When you first take up running, everything is geared towards that first 5K. At first, you struggle to make it through five minutes, let alone ten, but soon enough the day comes around that you can run for a full 30 minutes without stopping. It’s liberating and you can’t help but tell everyone you meet that you’ve run for a whole 30 minutes – “WITHOUT STOPPING!”
But then what happens? Once you’ve mastered the art of the 5K and your local Saturday morning parkrun, the next challenge looms – the 10K and the prospect of doubling the distance you’ve worked so hard to conquer can be daunting.
However, a 10K race is a fun and rewarding distance to train for. It won’t take over your life and you’ll very quickly see huge improvements in your fitness during the process. Follow these simple steps and you’ll be ready for your first 10K in no time!
Building up to a 10K takes time so don’t expect to achieve too much too soon. Set out a training plan for a period of eight weeks and gradually increase the mileage each week (as per the training plan below). If you set out to run 10K in week one, you’ll not only put yourself at risk of injury but also risk shattering your confidence.
Training for a 10K can be achieved with three to four training sessions a week. Ensure that you factor in rest time in between these days to allow your muscles time to repair and recover. In the last 3 weeks of training before a race, your runs will begin to taper. In this time, don’t be tempted to over-train by running long distances to prepare for your race. If you’ve stuck to the plan, you’ll be ready for your race – trust us.
Integrating a different form of cardio workout into your training plan is not only a great way to keep your training plan interesting and fun but will also give your leg muscles time to recover. A 30 – 40 minute swim once a week is great way to maintain your cardiovascular fitness. A zero-impact workout, it also aids recovery and will help prevent injury. A 30 minute Pilates and yoga class once a week is also a good form of cross-training in preparing for your first 10K, giving your body a good stretch and increasing strength in your core.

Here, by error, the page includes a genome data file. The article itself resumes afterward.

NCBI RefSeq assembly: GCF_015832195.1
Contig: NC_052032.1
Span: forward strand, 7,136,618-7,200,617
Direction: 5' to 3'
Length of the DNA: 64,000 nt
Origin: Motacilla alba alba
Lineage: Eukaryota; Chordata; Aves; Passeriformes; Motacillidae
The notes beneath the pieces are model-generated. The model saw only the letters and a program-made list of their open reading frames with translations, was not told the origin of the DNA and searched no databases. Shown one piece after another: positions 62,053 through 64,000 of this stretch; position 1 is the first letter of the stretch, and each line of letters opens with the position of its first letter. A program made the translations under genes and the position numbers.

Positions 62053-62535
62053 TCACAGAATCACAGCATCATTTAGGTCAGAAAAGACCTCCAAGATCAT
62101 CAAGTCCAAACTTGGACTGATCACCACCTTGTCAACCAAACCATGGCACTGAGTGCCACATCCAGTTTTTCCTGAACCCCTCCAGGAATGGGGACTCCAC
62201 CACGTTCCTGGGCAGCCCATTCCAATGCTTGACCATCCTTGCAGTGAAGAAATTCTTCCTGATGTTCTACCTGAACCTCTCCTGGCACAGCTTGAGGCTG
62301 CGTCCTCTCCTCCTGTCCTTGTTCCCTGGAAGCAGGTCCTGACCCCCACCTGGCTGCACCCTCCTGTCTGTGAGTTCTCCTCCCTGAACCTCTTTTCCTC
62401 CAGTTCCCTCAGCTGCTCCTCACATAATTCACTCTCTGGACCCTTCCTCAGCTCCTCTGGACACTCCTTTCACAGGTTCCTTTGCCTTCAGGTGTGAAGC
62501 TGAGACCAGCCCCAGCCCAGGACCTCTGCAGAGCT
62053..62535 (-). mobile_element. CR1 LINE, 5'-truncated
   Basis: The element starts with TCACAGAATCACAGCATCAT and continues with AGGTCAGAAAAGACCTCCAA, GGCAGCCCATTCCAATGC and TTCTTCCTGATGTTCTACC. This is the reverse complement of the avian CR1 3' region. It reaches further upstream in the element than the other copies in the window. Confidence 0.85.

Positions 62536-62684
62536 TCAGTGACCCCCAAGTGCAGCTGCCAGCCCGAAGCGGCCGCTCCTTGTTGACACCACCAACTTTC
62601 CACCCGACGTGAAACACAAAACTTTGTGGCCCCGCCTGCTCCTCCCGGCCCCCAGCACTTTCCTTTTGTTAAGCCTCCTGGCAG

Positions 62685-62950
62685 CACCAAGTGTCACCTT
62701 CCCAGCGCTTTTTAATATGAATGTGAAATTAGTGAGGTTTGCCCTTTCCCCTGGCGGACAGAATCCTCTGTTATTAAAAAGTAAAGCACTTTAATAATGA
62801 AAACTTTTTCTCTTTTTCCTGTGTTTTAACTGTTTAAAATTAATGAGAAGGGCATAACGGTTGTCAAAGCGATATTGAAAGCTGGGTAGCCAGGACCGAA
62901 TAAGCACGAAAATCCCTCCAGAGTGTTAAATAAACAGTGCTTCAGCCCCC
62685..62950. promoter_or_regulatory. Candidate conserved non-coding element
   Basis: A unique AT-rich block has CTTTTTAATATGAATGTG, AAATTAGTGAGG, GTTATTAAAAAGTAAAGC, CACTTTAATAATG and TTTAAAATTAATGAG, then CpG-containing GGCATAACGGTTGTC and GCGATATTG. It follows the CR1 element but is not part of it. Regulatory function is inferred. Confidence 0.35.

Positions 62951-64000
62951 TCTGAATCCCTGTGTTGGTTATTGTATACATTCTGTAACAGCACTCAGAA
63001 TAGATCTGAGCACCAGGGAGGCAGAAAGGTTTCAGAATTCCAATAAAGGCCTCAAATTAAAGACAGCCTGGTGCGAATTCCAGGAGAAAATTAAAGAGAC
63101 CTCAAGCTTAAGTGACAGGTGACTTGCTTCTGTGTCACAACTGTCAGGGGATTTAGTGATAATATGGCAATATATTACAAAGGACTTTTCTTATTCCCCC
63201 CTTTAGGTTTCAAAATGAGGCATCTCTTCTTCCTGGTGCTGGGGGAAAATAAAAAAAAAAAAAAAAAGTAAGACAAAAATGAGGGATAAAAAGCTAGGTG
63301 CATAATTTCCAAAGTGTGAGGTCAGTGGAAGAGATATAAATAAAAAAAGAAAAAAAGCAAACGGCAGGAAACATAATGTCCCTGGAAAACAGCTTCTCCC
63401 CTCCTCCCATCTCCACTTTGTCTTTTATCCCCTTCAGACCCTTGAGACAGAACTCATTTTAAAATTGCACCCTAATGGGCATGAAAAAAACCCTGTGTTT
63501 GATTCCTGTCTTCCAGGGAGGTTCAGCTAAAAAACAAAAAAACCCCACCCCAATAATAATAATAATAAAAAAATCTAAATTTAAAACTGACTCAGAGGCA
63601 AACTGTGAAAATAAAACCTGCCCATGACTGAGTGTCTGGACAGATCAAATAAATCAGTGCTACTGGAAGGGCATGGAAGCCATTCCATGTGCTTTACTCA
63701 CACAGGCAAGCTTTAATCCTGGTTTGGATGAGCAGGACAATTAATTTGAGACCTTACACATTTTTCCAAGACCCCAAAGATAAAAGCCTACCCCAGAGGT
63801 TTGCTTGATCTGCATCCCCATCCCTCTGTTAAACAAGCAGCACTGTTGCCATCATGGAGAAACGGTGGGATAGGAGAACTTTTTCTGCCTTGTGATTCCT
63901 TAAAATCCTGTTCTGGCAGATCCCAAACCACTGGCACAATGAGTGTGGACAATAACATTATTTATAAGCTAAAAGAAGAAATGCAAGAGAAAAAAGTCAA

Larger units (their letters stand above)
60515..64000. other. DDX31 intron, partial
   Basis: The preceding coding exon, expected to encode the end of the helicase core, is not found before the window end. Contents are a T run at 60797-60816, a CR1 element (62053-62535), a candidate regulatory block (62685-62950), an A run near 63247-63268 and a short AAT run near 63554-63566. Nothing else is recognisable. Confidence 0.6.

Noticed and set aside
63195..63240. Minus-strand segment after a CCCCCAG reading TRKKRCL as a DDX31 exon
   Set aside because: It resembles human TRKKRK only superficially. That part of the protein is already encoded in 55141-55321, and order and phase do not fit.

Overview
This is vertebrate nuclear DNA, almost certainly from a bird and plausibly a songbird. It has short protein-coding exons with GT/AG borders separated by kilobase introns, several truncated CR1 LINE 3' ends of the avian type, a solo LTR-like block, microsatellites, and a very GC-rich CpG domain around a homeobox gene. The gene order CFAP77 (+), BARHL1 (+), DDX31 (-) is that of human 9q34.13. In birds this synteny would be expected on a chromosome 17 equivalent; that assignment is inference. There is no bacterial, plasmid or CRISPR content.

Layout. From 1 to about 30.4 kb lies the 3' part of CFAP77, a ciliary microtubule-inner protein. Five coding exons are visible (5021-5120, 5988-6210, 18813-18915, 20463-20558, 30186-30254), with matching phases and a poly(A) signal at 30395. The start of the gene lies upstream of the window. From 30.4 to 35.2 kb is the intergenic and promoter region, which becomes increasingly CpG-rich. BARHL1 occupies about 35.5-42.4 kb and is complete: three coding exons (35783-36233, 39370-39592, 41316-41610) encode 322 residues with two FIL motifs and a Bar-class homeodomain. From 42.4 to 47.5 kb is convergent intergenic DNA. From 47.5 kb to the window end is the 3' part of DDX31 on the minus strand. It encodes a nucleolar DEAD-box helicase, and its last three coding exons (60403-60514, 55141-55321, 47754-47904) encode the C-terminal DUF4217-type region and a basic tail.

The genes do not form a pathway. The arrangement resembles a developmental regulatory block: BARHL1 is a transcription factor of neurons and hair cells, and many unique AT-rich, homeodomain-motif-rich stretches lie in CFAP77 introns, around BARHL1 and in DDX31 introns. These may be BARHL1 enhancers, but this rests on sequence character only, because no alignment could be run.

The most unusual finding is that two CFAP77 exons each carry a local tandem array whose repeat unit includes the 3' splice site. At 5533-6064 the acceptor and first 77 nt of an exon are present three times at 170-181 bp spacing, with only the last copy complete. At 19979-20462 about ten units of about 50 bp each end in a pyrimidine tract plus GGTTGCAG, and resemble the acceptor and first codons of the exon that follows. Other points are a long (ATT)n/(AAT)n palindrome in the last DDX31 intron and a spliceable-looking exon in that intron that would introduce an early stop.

It’s so easy to ‘forget’ to stretch at the end of run – particularly when all you want to do is collapse on the couch. Stretching your quads, glutes, hip flexors, calves and hamstrings, before and after your run, will help to keep you injury-free and will increase your flexibility in the process.
Ensure you fit in one to two long runs a week, running for a period of 75 minutes as your longest run around week five of your eight week plan. This will build up your endurance ready for a race day.
Integrating threshold sessions into your training is another fantastic way of building up your endurance, while preparing the body to run faster for longer. Do one threshold run per week, working at the edge of discomfort at an eight out of ten intensity level (a level where you would struggle to talk during a run).
Setting yourself a goal is a great way to ensure you commit to your training plan. Sign up to a race eight to ten weeks before to ensure you give yourself enough time to train so that you’re feeling confident come race day. Looking for a race? Why not sign up to our WR10K Race Series? Its fun, friendly and suitable for runner’s of all ability. For details, visit: bit.ly/13bmjZe
Print it, pin it to your fridge and stick to it – good luck!